: an antiviral drug C10H13N5O4 that inhibits replication of some retroviruses (as HIV) and is used to treat AIDS—called also azidothymidine, ZDV, zidovudine; see retrovir
Drug that has had success in delaying the development of AIDS in patients with HIV. Since its introduction in the mid 1980s, it has prolonged the lives of millions of patients. It is particularly effective in preventing transmission of HIV from infected pregnant women to their fetuses. Since it has a greater effect on the replication of viruses than of body cells, it has fewer side effects than most other AIDS drugs, though many patients nevertheless cannot tolerate it. Because HIV rapidly becomes resistant to any single antiretroviral drug, AZT is usually given in combination with other drugs.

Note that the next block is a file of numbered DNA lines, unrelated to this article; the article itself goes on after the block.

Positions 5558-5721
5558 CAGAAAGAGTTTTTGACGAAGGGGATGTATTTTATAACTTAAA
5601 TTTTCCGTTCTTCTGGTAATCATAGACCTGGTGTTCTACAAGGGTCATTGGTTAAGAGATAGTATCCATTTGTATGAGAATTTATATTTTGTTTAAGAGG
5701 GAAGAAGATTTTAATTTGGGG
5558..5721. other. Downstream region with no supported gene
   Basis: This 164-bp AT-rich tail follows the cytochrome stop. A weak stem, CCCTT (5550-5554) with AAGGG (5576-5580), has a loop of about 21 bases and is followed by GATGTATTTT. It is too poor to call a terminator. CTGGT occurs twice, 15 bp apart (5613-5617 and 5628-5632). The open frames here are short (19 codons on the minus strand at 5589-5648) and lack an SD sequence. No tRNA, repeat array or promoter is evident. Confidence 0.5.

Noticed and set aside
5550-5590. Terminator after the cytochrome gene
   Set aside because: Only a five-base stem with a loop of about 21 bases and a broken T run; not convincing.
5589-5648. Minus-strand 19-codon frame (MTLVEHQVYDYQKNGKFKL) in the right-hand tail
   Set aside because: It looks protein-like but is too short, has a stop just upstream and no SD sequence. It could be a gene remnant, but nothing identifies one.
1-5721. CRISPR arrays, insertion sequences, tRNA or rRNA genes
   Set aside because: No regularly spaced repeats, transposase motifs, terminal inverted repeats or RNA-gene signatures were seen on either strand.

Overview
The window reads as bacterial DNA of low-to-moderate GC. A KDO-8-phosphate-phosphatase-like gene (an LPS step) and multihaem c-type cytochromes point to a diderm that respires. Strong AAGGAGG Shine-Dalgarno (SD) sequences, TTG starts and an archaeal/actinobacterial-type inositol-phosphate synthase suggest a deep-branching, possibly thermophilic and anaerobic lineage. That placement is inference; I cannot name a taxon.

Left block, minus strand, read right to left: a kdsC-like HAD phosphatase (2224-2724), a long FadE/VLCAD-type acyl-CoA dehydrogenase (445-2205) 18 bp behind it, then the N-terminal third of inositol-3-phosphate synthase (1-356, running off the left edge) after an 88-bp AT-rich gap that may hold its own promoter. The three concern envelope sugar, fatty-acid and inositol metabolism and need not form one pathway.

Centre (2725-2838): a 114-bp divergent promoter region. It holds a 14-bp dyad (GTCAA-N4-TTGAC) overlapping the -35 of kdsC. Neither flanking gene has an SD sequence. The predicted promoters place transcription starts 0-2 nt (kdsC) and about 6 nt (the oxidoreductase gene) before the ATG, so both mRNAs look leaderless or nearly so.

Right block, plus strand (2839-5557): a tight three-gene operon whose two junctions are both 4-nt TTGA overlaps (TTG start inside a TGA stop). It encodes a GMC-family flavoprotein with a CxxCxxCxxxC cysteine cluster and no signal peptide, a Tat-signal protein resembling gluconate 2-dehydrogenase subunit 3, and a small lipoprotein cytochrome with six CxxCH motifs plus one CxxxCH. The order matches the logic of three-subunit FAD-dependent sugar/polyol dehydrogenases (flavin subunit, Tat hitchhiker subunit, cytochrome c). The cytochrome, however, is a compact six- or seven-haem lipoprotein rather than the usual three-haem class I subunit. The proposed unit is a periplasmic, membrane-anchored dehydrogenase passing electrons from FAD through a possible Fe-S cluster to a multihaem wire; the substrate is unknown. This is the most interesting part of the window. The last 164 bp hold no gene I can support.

Variants of AZT
AZT in full azidothymidine also known as zidovudine
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